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Sorry folks little old ladies keep giving my phone number to other little old ladies, they then invite me round for tea to waste my time listening to the diabolical conditions that have been imposed on their building fantasies by persons unknown whilst keeping hold of my fascinator.

ShadowJack many apologies on the name changes, mostly generated by closing my eyes and hitting the keys, often meant as an act of endearment but which does appear to constantly backfire. I suppose that it comes across as identity theft. OooOOOH. I like your attitude to copyright and would like the same attitude to my artwork/context sheet. I get a similar feeling of annoyance when curators tell me what an archaeologists has to do. As Martine Locock has pointed out there appears to be a catch 22

If your archive is not deposited there it's not an archive.

and presumably it follows that if an archive is not deposited the archaeology has not been done and the person who did not deposit the archive is not an archaeologist. The paradigm appears to be that until the archaeology can be observed as an archive- it isnt archaeology. What ever it is (Prince Charles). Now a scheme of works sets you out to achieve an archive.

We could turn this round and say that whoever holds the archive is a museum.

In the PSS5 fantasy world ?museums? will store our worthless archive for ever at what cost no questions are asked. How did the PSS get away with that then. Yes the ?curators? love whatsoever record that results from their conditions- must be real valuable archaeology- because they made you put it in the big museum. And Oh someone has to pay for the privileged to store the archive there.
They have ?closed? two museums recently round this way (thats what happens in the bad times). When will the museums put their prices up, more to the point if my archive is so valuable why dont they buy it from me. They dont seem to have any problem buying stuff from metal detectorits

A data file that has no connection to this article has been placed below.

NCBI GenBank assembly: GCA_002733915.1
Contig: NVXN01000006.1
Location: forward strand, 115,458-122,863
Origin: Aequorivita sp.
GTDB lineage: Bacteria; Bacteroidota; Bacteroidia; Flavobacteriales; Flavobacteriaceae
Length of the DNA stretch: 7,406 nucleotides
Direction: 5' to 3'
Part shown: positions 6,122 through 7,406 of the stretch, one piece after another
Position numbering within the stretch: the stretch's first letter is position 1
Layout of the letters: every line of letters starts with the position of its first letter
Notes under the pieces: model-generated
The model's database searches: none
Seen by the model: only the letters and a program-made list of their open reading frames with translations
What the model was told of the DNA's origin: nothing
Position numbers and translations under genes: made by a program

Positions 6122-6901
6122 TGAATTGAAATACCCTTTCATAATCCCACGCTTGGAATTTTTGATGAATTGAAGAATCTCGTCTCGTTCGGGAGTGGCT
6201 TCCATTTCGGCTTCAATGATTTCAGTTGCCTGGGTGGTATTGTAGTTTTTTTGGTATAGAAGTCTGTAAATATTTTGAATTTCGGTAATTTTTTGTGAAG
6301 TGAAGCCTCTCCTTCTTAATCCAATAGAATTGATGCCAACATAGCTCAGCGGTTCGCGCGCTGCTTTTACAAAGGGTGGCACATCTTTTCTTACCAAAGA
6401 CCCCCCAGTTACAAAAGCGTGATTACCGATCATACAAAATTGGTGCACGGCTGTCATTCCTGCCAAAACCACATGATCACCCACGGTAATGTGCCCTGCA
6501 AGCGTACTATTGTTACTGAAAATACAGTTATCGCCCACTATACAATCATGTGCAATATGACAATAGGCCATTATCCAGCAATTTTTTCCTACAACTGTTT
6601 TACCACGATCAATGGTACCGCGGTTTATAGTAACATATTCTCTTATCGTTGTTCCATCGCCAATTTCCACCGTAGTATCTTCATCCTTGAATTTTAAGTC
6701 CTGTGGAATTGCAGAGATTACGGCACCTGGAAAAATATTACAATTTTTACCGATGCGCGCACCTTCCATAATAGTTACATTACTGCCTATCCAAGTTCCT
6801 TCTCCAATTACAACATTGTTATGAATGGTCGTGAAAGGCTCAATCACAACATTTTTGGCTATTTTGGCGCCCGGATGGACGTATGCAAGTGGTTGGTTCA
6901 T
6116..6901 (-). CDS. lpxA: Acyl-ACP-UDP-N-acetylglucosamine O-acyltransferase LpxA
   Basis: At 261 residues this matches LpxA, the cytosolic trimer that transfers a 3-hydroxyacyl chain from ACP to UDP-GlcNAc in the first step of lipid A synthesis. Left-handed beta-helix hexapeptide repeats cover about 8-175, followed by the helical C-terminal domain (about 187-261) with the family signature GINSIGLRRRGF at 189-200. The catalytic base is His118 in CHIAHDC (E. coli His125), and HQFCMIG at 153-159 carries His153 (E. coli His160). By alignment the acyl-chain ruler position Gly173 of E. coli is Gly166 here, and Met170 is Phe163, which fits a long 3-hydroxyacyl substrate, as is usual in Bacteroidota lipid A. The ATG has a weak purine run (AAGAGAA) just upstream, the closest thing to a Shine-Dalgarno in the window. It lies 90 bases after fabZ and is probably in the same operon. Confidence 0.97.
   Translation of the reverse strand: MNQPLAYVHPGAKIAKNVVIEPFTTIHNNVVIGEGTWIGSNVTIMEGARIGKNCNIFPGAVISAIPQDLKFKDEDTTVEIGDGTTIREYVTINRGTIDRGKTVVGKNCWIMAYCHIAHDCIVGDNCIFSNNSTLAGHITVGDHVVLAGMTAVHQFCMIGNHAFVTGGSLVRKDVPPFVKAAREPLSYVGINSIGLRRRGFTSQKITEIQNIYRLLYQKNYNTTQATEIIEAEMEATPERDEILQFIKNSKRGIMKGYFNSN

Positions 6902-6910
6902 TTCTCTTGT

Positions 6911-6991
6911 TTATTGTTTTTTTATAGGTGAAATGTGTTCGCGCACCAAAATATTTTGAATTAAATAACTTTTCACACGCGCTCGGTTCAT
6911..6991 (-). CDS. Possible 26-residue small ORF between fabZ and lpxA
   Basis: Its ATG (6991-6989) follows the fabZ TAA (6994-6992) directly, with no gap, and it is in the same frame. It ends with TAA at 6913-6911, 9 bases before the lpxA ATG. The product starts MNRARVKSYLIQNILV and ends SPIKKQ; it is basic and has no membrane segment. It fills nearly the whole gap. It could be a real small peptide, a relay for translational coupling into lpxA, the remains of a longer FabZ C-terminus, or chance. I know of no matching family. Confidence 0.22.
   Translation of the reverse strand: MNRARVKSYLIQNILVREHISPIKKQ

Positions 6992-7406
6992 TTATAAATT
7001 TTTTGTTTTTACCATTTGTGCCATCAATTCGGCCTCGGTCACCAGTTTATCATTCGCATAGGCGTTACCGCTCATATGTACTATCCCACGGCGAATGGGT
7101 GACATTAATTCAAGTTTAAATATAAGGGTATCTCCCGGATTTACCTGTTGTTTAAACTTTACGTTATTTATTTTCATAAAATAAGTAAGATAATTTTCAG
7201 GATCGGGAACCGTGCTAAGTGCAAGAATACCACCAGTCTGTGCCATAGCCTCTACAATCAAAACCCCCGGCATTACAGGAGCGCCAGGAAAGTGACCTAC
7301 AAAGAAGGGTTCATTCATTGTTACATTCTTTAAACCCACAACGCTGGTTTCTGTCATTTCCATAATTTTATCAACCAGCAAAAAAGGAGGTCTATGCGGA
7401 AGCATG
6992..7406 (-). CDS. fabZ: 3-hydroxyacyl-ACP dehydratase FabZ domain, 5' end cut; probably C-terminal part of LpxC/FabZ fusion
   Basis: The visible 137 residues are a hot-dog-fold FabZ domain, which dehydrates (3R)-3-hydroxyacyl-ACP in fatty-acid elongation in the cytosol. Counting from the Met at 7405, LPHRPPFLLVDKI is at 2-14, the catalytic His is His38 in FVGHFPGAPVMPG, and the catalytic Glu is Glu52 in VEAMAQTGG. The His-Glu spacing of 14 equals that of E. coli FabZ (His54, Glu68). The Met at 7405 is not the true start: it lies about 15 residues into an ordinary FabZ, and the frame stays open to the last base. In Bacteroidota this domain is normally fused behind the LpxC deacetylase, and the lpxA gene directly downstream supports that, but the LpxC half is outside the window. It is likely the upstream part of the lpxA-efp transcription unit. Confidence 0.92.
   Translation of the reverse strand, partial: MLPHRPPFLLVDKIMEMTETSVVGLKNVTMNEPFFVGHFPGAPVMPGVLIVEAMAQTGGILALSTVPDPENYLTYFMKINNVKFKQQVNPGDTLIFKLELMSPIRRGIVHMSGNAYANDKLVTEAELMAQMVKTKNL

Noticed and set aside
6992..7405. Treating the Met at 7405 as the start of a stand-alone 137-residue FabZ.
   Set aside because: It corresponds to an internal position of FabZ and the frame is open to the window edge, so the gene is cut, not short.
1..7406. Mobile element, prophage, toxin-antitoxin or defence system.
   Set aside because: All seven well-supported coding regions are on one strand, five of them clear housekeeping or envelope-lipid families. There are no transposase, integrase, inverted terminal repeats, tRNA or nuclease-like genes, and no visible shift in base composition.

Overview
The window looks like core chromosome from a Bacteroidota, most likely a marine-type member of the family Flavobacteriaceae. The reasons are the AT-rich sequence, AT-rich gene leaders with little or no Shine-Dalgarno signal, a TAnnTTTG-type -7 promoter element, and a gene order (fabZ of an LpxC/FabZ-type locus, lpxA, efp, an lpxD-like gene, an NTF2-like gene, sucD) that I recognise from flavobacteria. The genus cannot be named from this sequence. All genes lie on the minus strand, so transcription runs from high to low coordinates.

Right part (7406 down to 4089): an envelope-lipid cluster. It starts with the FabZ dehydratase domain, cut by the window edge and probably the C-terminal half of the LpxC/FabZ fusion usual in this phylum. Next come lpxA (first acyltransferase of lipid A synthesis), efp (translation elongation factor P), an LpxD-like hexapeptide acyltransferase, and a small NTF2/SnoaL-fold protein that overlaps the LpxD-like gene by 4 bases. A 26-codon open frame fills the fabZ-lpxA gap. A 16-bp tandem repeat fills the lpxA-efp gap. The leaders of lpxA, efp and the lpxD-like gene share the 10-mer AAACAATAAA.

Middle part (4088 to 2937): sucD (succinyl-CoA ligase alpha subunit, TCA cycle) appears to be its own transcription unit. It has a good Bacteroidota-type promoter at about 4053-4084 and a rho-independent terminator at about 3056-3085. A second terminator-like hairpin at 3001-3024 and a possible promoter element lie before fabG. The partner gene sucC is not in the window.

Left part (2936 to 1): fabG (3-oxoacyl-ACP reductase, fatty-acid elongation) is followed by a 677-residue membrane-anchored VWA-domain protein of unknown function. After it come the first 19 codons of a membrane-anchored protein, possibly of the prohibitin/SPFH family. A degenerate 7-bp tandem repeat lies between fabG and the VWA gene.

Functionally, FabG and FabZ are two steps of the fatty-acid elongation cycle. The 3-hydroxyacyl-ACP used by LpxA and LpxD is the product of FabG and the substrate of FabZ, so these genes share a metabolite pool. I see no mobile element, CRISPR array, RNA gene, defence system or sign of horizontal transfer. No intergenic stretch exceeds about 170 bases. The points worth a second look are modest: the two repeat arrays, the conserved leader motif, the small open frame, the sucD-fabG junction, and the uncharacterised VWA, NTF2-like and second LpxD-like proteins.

Good idea odin, everybody else is charging students. I bet the students are charged for library services and I dont notice any journals being free. How do the on line versions work? I suppose if its considered not for profit they can get away with it, but somebody around them will be looking to make a ?reasonable profit?. Shall we ask the ordanance survey (who I always thought were originally dictated by statute to map ?antiquaries?-somehow without statute passed it on to nobody called RCHNE who promptly forgot how). What is the boundary between not for commercial gain and research, for instance as a self employed archaeologist could I undertake a Phd and claim it as a legitimate business expense..

Nice blog Martin Locock

http://10simplesteps.blogspot.com/search/label/law

?Yes there is the CLA sticker concept http://www.cla.co.uk/licences_available/library/

what the diggers need is to be registered with such schemes?.. maybe an organisation representing diggers should set one up?.
Reason: your past is my past
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A sticker scheme for diggers would be pointless:

Almost all diggers are employees and hold no copyright in the records they create. (This is not a problem or scam or conspiracy)

Almost all uses made of archaeological records (except photos and drawings) do not require copyright permission.
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Quote:Almost all diggers are employees and hold no copyright in the records they create. (This is not a problem or scam or conspiracy)


Currently that is the case. But that is what I am saying has to change.
The diggers also have to be called archaeologists. The archaeologists have to have an association.
This is all done by the archaeologists holding on to their copyrights, or at least recognising that it is the archaeologist that creates the archaeological copyright.
Reason: your past is my past
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I do not understand what benefits would arise from such a change: could you clarify?
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I think that this is how most other creative data is handled in the real world. I don’t think that archaeological data should be any different to music, pictures, video, or geographic data. I think that the creators of the data should understand it that way.

It might also help the outside world view archaeological data
Reason: your past is my past